Building The SAFElink Project In Australia Print E-mail
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Boral Asphalt Queensland working on the SAFElink project

Helping to build a SAFElink for the future



Boral Asphalt Queensland asphalt silos
 
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T
his project was unique— even to a company that has tackled a number of large projects over the years. Boral Asphalt Queensland (BAQ) is a part of Boral Limited, Australia's largest building and constructionmaterials supplier. According to Rob McGuire, Boral's southeast regional manager, the recently completed SAFElink Project offered its own special set of challenges and specifications.

In 2006, the Queensland Department of Transport and Main Roads called for expressions of interest for an alliance that would design, construct, and maintain a 3.1-mile (5-km), six-lane carriageway section of the Ipswich Motorway (from Wacol to Darra), as well as an upgrade of the Centenary Highway interchange.

After a detailed selection process, the members of the alliance team were appointed. The team consisted of: Queensland Department of Transport and Main Roads; Leighton Contractors; BMD Constructions; Maunsell Australia; and Arup. The winning team named themselves the SAFElink Alliance.

Due to the complexity of this major capital-works project and the substantial volume of asphalt required, the alliance chose Boral Asphalt as their preferred supplier and co-joined them as a suballiance partner. This is the first time this sub-alliance delivery method had been used in Australia's asphalt industry.

BAQ's early involvement in the SAFElink sub-alliance allowed for a greater understanding of the complexities, challenges, and recourse demands. BAQ also fully understood how the scope of the project would affect associated contractors' capability requirements. Ultimately, the suballiance method was effective in its collaborative approach to involve all alliance partners in order to achieve superior time, cost, and quality outcomes.

BAQ's approach and involvement in the SAFElink Alliance proved the value in the sub-alliance delivery method of major projects that involve the asphalt industry.

"There is no doubt that the appointment of Boral Asphalt as a sub-alliance partner with the SAFElink Alliance has brought huge advantages to our project," said Duncan Ritchie, deputy alliance manager with SAFElink. "At the commencement of the project, the availability of the resources in southeast Queensland were considered to be a major risk, along with the escalation of labor and materials.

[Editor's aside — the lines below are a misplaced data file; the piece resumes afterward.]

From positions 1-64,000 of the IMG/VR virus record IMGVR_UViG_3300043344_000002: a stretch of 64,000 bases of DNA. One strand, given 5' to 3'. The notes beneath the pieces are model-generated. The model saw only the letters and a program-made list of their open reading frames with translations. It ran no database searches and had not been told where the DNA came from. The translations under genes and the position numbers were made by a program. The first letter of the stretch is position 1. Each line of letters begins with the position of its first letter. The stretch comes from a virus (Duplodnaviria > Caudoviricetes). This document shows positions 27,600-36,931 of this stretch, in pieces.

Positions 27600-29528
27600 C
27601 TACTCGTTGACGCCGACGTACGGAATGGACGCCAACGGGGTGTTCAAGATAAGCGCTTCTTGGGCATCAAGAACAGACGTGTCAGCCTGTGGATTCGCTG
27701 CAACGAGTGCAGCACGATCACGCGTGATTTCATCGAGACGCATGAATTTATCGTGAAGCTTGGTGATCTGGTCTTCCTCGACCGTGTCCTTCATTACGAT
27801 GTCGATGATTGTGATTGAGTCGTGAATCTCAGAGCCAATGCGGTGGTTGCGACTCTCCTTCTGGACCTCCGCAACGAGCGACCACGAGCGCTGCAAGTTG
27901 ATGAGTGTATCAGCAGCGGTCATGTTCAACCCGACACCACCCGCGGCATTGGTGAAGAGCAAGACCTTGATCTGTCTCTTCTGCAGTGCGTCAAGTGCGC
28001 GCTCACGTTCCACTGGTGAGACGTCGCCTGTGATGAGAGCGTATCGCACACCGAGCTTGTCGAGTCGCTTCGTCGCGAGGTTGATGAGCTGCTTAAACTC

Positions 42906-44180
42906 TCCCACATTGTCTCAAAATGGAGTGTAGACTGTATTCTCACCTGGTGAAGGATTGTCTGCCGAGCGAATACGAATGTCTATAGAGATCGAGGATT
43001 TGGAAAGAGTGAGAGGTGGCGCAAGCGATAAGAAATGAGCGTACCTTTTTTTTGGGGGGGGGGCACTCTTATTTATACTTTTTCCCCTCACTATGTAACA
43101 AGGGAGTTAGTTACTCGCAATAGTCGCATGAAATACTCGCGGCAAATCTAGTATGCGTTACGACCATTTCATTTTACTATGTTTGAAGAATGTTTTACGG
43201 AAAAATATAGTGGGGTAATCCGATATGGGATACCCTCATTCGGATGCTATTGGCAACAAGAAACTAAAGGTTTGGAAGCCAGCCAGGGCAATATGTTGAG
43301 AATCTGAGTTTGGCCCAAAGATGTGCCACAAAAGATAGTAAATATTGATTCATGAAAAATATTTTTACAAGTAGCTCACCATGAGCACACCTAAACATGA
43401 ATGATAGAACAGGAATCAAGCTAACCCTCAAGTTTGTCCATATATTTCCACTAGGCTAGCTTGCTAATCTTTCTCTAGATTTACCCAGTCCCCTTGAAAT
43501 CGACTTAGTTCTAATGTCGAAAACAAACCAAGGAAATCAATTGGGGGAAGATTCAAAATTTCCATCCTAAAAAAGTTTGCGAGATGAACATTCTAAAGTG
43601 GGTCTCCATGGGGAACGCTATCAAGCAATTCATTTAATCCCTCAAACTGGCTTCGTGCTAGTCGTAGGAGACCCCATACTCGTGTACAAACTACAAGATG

"By forming the alliance relationship with Boral, these risks have been continually managed. Plus, the integration of experienced team members within the alliance has been invaluable, as they have effectively provided input into design, planning, construction staging, and resource planning. The decisions made are undertaken on a ‘best-forproject' basis, and with the gainshare regime we established, Boral is rewarded for coming on the journey with us and for exceeding expectations."

The members of the SAFElink Alliance collaborated to effectively complete the $750-million project and, along the way, they created some notable statistics:

  • The project sustained an average of 2,498 direct and indirect jobs;
     
  • The project resulted in the induction of 4,600 people on site;
     
  • More than 10,000 native trees and 1.1 million native plants were planted;
     
  • More than 610 piles were driven and 142 were poured;
     
  • The project constructed 26 new bridges;
     
  • The project entailed 49.4 million cubic feet (1.4 million cubic meters) of bulk earthworks;
     
  • And 462,971 tons (420,000 tonnes) of hot-mix asphalt (HMA) were placed.

Also of note is the fact that this project took place during a peak infrastructure "boom", due to the Government of Queensland's major capital-works investment. In order to produce and place such a high volume of HMA, BAQ needed to ensure their operations were sustainable. Their early involvement with the sub-alliance allowed detailed planning to combat potential issues, such as material resourcing, personnel recruitment, training and development, and technical and commercial management—all of which were in line with the sub-alliance agreement.